• Michael O'Grady, aged 20, a labourer, arrived in South Australia in 1857 aboard the ship "Tantivy"

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  • Phillip McClelland "Mac" O'Grady (b. 1951), American professional golfer
  • Gail Ann O'Grady (b. 1963), American television actress
  • Standish James O'Grady (1846-1928), Irish historical novelist and literary historian
  • George O'Grady, Canadian NHL Hockey player
  • Sir Standish O'Grady (1766-1840), 1st Viscount Guillamore, Lord Chief Baron of the Exchequer in Ireland
  • Paul James Michael O'Grady MBE (b. 1955), British comedian, television presenter, actor and writer
  • Christopher James "Chris" O'Grady (b. 1986), English footballer
  • Paul O'Grady (b. 1978), Australian footballer
  • Sir James O'Grady KCMG (1866-1934), British trade unionist and Labour Party politician
  • John Patrick O'Grady (1907-1981), Australian writer

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The motto was originally a war cry or slogan. Mottoes first began to be shown with arms in the 14th and 15th centuries, but were not in general use until the 17th century. Thus the oldest coats of arms generally do not include a motto. Mottoes seldom form part of the grant of arms: Under most heraldic authorities, a motto is an optional component of the coat of arms, and can be added to or changed at will; many families have chosen not to display a motto.

Motto: Vulneratus non victus
Motto Translation: Wounded not conquered.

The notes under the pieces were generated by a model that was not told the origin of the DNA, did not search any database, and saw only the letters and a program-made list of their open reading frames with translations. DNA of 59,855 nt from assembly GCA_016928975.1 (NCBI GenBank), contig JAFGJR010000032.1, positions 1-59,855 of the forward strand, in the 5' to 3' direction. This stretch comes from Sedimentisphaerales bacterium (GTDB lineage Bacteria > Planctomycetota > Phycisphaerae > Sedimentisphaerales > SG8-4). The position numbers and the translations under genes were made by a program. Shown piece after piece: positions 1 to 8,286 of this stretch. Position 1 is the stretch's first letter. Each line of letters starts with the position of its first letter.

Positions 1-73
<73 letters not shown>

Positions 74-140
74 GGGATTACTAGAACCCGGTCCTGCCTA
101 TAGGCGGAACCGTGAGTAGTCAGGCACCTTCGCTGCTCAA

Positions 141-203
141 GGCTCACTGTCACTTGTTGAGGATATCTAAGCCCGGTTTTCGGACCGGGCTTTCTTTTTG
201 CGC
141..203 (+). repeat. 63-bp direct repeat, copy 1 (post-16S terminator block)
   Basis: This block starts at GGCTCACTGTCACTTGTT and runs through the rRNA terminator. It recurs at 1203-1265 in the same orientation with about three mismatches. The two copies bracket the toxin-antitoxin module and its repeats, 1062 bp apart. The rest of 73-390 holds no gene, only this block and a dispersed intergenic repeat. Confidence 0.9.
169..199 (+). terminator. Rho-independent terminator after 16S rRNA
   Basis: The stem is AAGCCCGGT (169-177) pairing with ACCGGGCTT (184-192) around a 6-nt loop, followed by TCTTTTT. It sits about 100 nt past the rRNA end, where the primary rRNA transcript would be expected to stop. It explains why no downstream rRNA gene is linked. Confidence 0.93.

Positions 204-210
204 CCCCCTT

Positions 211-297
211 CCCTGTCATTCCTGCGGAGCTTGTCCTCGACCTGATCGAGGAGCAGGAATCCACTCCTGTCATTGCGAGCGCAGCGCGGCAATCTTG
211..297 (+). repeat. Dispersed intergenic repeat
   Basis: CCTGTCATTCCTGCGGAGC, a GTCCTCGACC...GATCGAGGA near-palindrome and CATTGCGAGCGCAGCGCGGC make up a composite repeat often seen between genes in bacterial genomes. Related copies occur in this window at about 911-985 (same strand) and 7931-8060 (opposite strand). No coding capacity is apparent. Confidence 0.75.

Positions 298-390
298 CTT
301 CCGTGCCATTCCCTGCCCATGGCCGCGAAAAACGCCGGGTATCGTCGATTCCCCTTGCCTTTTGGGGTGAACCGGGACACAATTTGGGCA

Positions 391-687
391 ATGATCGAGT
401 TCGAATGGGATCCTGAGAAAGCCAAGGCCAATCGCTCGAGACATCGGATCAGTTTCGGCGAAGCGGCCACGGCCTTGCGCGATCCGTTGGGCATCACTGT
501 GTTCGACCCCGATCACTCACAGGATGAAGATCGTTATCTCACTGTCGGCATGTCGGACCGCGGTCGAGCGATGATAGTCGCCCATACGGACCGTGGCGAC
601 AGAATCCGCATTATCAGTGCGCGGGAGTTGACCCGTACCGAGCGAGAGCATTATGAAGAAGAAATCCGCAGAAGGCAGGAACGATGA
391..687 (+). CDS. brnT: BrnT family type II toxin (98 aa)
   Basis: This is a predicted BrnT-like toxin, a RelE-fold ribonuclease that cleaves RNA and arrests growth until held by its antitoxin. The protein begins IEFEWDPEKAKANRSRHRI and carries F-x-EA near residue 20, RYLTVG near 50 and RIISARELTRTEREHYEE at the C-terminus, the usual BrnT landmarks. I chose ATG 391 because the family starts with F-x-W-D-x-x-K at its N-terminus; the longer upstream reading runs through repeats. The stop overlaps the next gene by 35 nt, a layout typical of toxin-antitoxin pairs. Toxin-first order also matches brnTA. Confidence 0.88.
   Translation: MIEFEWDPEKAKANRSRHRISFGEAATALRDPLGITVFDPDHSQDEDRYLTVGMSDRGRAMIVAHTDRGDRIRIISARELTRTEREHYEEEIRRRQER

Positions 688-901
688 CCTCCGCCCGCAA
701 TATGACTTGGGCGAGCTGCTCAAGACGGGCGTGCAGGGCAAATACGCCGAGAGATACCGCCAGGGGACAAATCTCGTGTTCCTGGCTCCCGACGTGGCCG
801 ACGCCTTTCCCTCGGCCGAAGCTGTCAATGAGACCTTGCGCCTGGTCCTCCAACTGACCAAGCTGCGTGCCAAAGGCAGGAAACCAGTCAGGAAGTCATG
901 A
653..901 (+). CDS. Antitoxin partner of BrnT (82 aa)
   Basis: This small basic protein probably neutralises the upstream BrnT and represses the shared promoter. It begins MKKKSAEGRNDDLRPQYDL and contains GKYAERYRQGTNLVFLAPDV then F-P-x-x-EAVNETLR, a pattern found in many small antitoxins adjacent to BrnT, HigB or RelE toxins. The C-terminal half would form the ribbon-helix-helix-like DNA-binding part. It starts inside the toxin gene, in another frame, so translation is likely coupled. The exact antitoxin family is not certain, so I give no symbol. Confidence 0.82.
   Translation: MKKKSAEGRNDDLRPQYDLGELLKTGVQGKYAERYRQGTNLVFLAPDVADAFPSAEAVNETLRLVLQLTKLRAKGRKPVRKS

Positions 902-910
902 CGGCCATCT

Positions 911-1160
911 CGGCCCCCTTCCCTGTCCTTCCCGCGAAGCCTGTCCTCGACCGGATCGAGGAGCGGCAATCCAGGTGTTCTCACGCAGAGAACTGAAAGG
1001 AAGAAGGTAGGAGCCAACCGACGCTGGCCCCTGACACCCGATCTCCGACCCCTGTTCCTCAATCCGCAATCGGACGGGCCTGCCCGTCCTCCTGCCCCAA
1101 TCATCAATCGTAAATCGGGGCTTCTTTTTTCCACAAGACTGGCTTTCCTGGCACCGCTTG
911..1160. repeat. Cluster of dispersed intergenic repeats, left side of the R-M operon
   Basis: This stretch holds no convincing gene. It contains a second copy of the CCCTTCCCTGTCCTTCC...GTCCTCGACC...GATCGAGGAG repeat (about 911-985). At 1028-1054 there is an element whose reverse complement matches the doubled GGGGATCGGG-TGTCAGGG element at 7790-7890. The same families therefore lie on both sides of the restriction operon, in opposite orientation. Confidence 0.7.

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  1. Hickey, D.J. and J.E. Doherty. A New Dictionary of Irish History form 1800 2nd Edition. Dublin: Gil & MacMillian, 2003. Print.
  2. The Norman People and Their Existing Descendants in the British Dominions and the United States Of America. Baltimore: Genealogical Publishing, 1975. Print. (ISBN 0-8063-0636-X).
  3. MacLysaght, Edward. Mores Irish Familes. Dublin: Irish Academic, 1982. Print. (ISBN 0-7165-0126-0).
  4. Tepper, Michael Ed & Elizabeth P. Bentley Transcriber. Passenger Arrivals at the Port of Philadelphia 1800-1819. Baltimore: Genealogical Publishing Co., 1986. Print.
  5. Skordas, Guest. Ed. The Early Settlers of Maryland an Index to Names or Immigrants Complied from Records of Land Patents 1633-1680 in the Hall of Records Annapolis, Maryland. Baltimore: Genealogical Publishing Co., 1992. Print.
  6. Burke, Sir Bernard. General Armory Of England, Scotland, Ireland and Wales. Ramsbury: Heraldry Today. Print.
  7. Johnson, Daniel F. Irish Emigration to New England Through the Port of Saint John, New Brunswick Canada 1841-1849. Baltimore, Maryland: Clearfield, 1996. Print.
  8. Matthews, John. Matthews' American Armoury and Blue Book. London: John Matthews, 1911. Print.
  9. Passenger Lists of Vessels Arriving at Galveston Texas 1896-1951. National Archives Washington DC. Print.
  10. Kennedy, Patrick. Kennedy's Book of Arms. Canterbury: Achievements, 1967. Print.
  11. ...

The O'Grady Family Crest was acquired from the Houseofnames.com archives. The O'Grady Family Crest was drawn according to heraldic standards based on published blazons. We generally include the oldest published family crest once associated with each surname.

This page was last modified on 20 January 2015 at 11:16.